The intensity of the atrocities forced Members of Parliament and leaders from Acholi Parliamentary Group to rash to Apaa parish to address residents and find a solution to the conflict and resettle communities that had left their homes for fear of being attacked.

Gilbert Olanya, the Kilak South MP evoked tears from the crowd whenever he mentioned names of those who died and in the mortuary and asked residents to prepare for revenge should the government not intervene and prosecute the perpetrators.

“We know that General Moses Ali of the UPDF is behind these attacks on our innocent civilians. Why do you attack civilians while the police that you deployed here are from Adjumani spying on our people to report to you?” Olanya asked.

Francis Adupa, the Ajumani DPC told the leaders that police had not yet arrested any suspect in connection to the attack.

“We are still following up on the matter to find suspects. We have not yet arrested any suspect however evidence has can cooperate with police to have the suspects arrested,” says Adupa.

His comments however caused more anger among the community forcing members of parliament to agree that they will not return back to parliament to deliberate until government pronounces itself on the matter. This week, Prime minister Dr. Ruhakana Rugunda visited the area to condole the bereaved and to promise government’s full commitment to find a lasting solution.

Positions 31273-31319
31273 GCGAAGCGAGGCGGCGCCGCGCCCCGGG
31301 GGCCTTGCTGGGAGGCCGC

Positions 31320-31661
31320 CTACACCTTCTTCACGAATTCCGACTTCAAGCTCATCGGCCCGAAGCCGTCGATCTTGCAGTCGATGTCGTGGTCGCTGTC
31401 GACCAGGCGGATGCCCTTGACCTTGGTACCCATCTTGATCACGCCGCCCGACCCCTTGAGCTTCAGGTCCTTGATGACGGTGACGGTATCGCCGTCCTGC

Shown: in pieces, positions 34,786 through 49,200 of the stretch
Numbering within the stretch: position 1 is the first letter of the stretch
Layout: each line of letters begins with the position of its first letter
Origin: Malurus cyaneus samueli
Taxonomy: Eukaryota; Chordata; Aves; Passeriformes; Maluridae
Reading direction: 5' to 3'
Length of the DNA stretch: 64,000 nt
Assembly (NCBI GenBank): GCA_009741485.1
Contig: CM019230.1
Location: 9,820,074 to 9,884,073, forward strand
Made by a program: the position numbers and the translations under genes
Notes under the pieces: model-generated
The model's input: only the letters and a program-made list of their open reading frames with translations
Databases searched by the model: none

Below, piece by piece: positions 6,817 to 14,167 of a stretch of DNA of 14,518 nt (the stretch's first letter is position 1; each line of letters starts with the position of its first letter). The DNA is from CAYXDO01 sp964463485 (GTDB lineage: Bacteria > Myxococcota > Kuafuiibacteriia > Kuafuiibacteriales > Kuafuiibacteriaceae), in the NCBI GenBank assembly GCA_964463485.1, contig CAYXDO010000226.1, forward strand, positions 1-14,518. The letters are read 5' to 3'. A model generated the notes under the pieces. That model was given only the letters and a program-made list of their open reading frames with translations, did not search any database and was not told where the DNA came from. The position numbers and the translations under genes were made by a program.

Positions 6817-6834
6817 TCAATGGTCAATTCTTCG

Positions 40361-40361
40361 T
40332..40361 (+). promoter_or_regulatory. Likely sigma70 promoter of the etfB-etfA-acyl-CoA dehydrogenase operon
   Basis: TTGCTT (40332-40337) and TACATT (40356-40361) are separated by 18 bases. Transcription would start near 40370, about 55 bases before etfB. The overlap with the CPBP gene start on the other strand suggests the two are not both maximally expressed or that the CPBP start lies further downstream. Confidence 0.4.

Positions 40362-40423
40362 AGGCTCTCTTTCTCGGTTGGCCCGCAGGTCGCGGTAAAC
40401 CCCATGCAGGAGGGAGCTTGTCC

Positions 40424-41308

Anthony Akol, the Kilak North MP wondered why the police had failed to do their work to bring the perpetrator to book.

“How can you say that all 27 people are injured and four dead yet not a suspect has been arrested? I don’t think the police is a professional force then if you cannot investigate to find out what happened to our innocent civilians,” said Akol.

Lucy Achiro, the Pader Member of Parliament told the police officer to make sure the suspects are produce in court with in one week else the DPC answers before the Human rights committee of parliament how they handle the Apaa attack.

“If you don’t do your work officer and your team, we shall have to bring you before the human rights committee in which I sit so that you answer for these lives lost and our people still battling their lives in hospitals.”

Lyandre Komakech, the chairperson of Greater North Parliamentary Forum who also doubles as the Member of Parliament for Gulu district says the Apaa incident will be forwarded to Human rights watch for investigation as an independent body to have perpetrators prosecuted.

While singing slogans of “Apaa our Land” the Acholi community demanded the Acholi Parliamentary Group leaders take on Gen. Moses Ali to commit to stopping the Madi from crossing to power.

James Leku, the Adjumani LCV chairman however rubbishes claims by the Apaa community adding that the clashes were incited by Amuru leaders who mobilized their communities to attack the Madi living around Zoka where the disputed boundary lies.

“This conflict is a historic question that the leaders from both sides have to sit and resolve together. We in Adjumani don’t mind settling with any tribe.”

Acholi Parliamentary Group leaders are scheduled to meet the President on Friday 16th June 2017 to discuss issues pertaining the fate of the Apaa community on land ownership and boundary demarcation.